A walk around the Kandy Lake | Sunday Observer

A walk around the Kandy Lake

22 August, 2021

Nature photographers love water and light. Perhaps they see poetry in the blending of two of nature’s bounties. I see a shimmering, pulsating painting on the verge of coming alive.

Recently, I was in Kandy to document one of the city’s landmark features, the Kandy Lake, and spent half of the day just walking and gazing at the enchanting man-made body of water, absorbing the daily life around it.

Lovingly nestled in a valley, protected by the hills, dominated by the tree covered lake with the mighty Mahaweli gushing in the background, the city of Kandy is still a focal point of Sri Lankan culture. It was the Capital of the Kandyan Kingdom and the centre of governance for the last generation of the country’s kings.

Today, Kandy is known by several names, popular among them Senkadagala, Maha Nuwara and Kandy. To many, it is the Maha Nuwara, the ‘great city’. But the name Kandy was derived from the word Kanda, which means mountain. Located 500 metres above sea level, Kandy city is indeed surrounded by the Knuckles, Madulkele and Kotmale mountain ranges, and accessible only by a series of steep road and rail passes.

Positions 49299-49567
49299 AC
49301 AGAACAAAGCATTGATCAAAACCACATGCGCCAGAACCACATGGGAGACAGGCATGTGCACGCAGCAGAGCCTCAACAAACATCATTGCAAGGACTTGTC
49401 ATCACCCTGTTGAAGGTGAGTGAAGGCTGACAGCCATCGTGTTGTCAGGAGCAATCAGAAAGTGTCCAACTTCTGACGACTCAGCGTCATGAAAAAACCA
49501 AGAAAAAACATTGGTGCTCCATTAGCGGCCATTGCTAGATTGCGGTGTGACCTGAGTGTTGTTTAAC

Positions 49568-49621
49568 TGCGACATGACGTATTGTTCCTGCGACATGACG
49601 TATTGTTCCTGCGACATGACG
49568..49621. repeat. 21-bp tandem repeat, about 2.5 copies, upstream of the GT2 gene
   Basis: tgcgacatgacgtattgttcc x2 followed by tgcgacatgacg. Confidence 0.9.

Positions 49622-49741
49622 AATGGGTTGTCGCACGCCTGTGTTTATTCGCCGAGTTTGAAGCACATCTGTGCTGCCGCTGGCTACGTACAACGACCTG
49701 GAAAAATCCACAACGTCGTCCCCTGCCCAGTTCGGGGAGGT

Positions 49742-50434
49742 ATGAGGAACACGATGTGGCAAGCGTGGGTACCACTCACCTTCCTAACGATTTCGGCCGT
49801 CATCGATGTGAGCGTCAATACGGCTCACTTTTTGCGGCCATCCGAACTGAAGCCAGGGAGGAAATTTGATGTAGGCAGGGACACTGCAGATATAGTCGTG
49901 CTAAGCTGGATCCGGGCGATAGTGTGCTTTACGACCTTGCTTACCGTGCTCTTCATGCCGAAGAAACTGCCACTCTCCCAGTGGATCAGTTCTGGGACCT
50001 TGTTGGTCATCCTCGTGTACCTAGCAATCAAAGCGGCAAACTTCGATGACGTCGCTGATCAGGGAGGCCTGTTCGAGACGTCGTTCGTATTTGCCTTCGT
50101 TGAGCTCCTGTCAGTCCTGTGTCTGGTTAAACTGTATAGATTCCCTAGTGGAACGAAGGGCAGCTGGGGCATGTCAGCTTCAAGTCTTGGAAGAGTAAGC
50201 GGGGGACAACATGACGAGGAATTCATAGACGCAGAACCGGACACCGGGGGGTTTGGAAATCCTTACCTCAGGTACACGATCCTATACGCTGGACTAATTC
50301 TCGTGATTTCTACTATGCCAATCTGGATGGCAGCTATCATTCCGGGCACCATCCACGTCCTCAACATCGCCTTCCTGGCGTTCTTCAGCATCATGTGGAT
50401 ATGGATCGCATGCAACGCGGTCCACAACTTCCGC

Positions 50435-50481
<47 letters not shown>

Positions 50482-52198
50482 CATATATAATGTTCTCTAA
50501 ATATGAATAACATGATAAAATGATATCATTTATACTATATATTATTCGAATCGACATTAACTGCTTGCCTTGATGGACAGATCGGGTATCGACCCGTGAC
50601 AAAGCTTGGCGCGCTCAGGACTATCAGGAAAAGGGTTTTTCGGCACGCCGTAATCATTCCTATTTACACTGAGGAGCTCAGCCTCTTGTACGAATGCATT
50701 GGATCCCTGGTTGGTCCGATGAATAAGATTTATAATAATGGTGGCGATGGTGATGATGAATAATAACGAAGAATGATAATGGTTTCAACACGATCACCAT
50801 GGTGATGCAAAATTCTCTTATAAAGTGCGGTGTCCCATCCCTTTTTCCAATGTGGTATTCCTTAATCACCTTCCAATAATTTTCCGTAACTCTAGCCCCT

Last king’s creation

The beautiful Kandy Lake is one of the main draws of the city. Constructed by the last King of Kandy, Sri Wickrama Rajasingha, during his reign from 1798 to 1815, it was originally named (by the King) as Kiri Muhuda or ‘Milky Sea’. It is said commoners in the city were against the lake project, as the King enforced, free labour to construct and complete it.

They also did not see much use in a lake that did not irrigate the paddy fields. But the King delighted in feeding boiled rice to the multitude of fish that resided there.

On the island in the middle of the lake, the King built a pleasure garden, where some say he kept his harem, but today, it a small well-maintained flower garden and plays host to egrets, herons and water monitors.

Most of the visitors to Kandy, after venerating the Sacred Tooth Relic at the Sri Dalada Maligawa, walk through the promenade of the Kandy Lake. It is a perfect place to empty your mind and just relax allowing the soothing water to calm your soul. A Sri Dalada Maligawa is always a busy place with foreign tourists, school children and hundreds of devotees clad in white who throng to venerate the sacred Tooth Relic of the Buddha. Deemed a UNESCO World Heritage site, the Maligawa lies in the cultural triangle of Sri Lanka and renowned all over the world. However, today the sacred place is venerated by a few visitors owning to Covid-19 pandemic.

A few devotees clad in white and bihikkhus in saffron-robes attracted my attention. Unable to resist the temptation, I pulled out my camera and began to stroll the promenade around the Kandy Lake, eager to capture in my frame the life and signs of devotion around me. I soon found myself walking around the fenced promenade of the Lake toward Sangaraja Mawatha, blissfully comforted by the lush foliage around it.

Halfway down the south shore of the lake, I glimpsed the magnificent Malwatta Monastery, lying in all its ancient grandeur.

The old vihara may date back to the 16th century, but amidst its ancient splendor, the movement of the ubiquitous saffron-clad monks in indeed a sight to behold.